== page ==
atgnybo4fq

Answered

2022-11-17

Counting words of length n from k-sized alphabet with no substring of k consecutive distinct letters

How many words of length n are there, if we have an alphabet of k distinct letters, but the words cannot contain any substring that is made of k consecutive distinct letters, i.e, no k-length substring that consists of the entire alphabet?

Other than that, no restrictions apply: any amount of distinct letters may be used throughout the entire word, and any letter can be used as many times as we like, as long as every substring inside the length n word complies with the rules above.

There is the obvious case of $k=2$ which results in 2 words, for every n, because you can only start with either letter, and they alternate.

For the larger case, I have come up with a recursive formula:

$C(n,k)=f(0,0,k)$

$f(i,d,k)=\{\begin{array}{ll}{\displaystyle (k-d)\cdot f(i+1,d+1,k)+\sum _{c=1}^{d}f(i+1,c,k)}& i<n,d<k\\ 1& i=n,d<k\\ 0& i>n\\ 0& d\ge k\end{array}$

With d being the current length of consecutive distinct letters, and i the current word length.

At every step, we can either use a letter other than the previous d letters, in which case the length is increased by one, and the chain-length d of distinct consecutive letters is also increased by one. In this case, there are $(k-d)$ such letters we can use at the stage, each subsequently resulting in the same contribution.

Or, we can use a letter already in the last d letters. In this case, the position of the letter matters. If we use the last of the d letters, a whole new chain begins. If instead we use the second last d letter, then a chain of length 2 of consecutive distinct letters begins. The 3rd last would result in a chain of length 3 and so on.

I was wondering if there is a another way to count the amount of such words, perhaps using matrices or combinatorics?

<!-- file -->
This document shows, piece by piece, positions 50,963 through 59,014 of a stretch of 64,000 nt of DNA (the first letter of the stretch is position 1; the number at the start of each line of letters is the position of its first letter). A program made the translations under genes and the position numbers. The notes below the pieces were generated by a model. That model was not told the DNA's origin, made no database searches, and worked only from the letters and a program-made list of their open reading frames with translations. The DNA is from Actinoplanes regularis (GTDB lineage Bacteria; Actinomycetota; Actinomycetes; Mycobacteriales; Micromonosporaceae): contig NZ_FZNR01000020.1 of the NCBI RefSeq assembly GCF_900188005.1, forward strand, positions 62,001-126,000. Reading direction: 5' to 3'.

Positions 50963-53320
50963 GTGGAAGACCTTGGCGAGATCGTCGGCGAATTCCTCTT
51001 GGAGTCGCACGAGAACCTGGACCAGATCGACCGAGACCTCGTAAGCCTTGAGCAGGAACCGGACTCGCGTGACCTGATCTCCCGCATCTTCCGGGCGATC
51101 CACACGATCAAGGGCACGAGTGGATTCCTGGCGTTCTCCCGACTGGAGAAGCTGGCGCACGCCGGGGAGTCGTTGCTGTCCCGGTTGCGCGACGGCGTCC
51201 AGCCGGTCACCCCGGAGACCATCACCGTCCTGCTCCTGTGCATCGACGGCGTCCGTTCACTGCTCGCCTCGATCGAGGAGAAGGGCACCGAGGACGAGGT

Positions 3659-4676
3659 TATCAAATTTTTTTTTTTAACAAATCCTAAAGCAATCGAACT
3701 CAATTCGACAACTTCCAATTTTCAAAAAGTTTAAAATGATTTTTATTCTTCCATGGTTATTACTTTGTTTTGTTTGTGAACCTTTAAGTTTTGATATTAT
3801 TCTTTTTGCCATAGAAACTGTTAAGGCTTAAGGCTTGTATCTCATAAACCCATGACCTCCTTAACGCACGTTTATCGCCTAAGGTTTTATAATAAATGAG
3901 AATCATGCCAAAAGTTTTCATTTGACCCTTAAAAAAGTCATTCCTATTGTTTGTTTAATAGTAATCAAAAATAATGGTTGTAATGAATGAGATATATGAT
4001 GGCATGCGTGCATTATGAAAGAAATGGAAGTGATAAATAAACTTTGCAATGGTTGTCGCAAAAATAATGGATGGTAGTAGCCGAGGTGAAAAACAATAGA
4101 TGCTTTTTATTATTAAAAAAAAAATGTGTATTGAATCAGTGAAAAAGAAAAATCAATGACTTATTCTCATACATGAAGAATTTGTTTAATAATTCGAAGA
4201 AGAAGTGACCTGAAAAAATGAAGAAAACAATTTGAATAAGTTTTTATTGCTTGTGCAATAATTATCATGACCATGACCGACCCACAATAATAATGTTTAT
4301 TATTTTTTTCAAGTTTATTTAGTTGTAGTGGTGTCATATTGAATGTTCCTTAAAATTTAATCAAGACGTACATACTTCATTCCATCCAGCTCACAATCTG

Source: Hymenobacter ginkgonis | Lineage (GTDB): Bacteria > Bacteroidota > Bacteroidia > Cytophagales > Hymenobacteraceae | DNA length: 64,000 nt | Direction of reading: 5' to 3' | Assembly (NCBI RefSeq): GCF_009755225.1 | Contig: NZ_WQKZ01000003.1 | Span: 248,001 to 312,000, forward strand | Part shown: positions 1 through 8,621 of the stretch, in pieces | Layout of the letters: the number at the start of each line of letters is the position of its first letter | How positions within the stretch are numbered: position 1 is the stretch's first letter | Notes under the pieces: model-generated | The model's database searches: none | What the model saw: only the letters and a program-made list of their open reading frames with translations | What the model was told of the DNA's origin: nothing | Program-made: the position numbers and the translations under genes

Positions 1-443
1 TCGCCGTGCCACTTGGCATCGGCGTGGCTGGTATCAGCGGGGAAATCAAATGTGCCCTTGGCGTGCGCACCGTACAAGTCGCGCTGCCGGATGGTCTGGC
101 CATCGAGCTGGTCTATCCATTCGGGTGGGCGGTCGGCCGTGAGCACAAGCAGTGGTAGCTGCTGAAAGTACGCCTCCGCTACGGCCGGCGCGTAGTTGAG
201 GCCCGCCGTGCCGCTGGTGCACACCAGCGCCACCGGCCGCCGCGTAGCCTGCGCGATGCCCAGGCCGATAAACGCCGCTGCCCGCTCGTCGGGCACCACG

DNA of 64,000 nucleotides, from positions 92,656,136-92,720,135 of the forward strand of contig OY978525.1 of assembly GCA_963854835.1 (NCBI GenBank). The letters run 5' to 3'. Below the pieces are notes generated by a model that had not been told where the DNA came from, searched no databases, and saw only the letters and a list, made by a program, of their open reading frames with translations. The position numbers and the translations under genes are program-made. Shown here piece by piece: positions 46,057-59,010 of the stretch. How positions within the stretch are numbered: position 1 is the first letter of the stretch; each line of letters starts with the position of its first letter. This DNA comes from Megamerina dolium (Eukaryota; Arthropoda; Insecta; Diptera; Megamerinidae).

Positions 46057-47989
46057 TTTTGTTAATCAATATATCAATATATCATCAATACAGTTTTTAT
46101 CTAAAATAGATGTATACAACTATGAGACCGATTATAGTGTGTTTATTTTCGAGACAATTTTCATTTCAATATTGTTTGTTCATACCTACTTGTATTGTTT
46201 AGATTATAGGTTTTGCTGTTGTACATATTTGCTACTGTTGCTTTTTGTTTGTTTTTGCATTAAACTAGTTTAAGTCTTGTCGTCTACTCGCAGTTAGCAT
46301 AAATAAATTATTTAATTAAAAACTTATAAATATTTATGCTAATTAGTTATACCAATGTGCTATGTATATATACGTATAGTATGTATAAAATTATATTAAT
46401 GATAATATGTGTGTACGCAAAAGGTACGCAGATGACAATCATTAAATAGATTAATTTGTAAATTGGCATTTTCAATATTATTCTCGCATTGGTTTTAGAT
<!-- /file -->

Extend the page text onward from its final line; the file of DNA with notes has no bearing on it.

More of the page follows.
How many words of length n are there, if we have an alphabet of k distinct letters, but the words cannot contain any substring that is made of k consecutive distinct letters, i.e, no k-length substring that consists of the entire alphabet?

Other than that, no restrictions apply: any amount of distinct letters may be used throughout the entire word, and any letter can be used as many times as we like, as long as every substring inside the length n word complies with the rules above.

There is the obvious case of $k=2$ which results in 2 words, for every n, because you can only start with either letter, and they alternate.

For the larger case, I have come up with a recursive formula:

$C(n,k)=f(0,0,k)$

$f(i,d,k)=\{\begin{array}{ll}{\displaystyle (k-d)\cdot f(i+1,d+1,k)+\sum _{c=1}^{d}f(i+1,c,k)}& i<n,d<k\\ 1& i=n,d<k\\ 0& i>n\\ 0& d\ge k\end{array}$

With d being the current length of consecutive distinct letters, and i the current word length.

At every step, we can either use a letter other than the previous d letters, in which case the length is increased by one, and the chain-length d of distinct consecutive letters is also increased by one. In this case, there are $(k-d)$ such letters we can use at the stage, each subsequently resulting in the same contribution.

Or, we can use a letter already in the last d letters. In this case, the position of the letter matters. If we use the last of the d letters, a whole new chain begins. If instead we use the second last d letter, then a chain of length 2 of consecutive distinct letters begins. The 3rd last would result in a chain of length 3 and so on.

I was wondering if there is a another way to count the amount of such words, perhaps using matrices or combinatorics?

Answer & Explanation

Phiplyrhypelw0

Expert

2022-11-18Added 24 answers

If you want $wv=r$ where $w,v$ are irrational and $r$ is rational, that must mean that $w=\frac{r}{v}$ (since $v$ is irrational it isn't $0$ so we don't have to worry about that)

So to find any pair you want just pick any arbitrary rational number (so long as it is not zero; as $w\ne 0$ and $v\ne 0$ then $wv\ne 0$; but that is the only restriction; we can pick any other rational at all), and pick any arbitrary irrational $v$. Then let $w=\frac{r}{v}$. As $v$ is irrational and $r$ is non-zero rational we will have $w=\frac{r}{v}$ be irrational.

And we have, voila $wv=\frac{r}{v}\cdot v=r$.

So to find any pair you want just pick any arbitrary rational number (so long as it is not zero; as $w\ne 0$ and $v\ne 0$ then $wv\ne 0$; but that is the only restriction; we can pick any other rational at all), and pick any arbitrary irrational $v$. Then let $w=\frac{r}{v}$. As $v$ is irrational and $r$ is non-zero rational we will have $w=\frac{r}{v}$ be irrational.

And we have, voila $wv=\frac{r}{v}\cdot v=r$.

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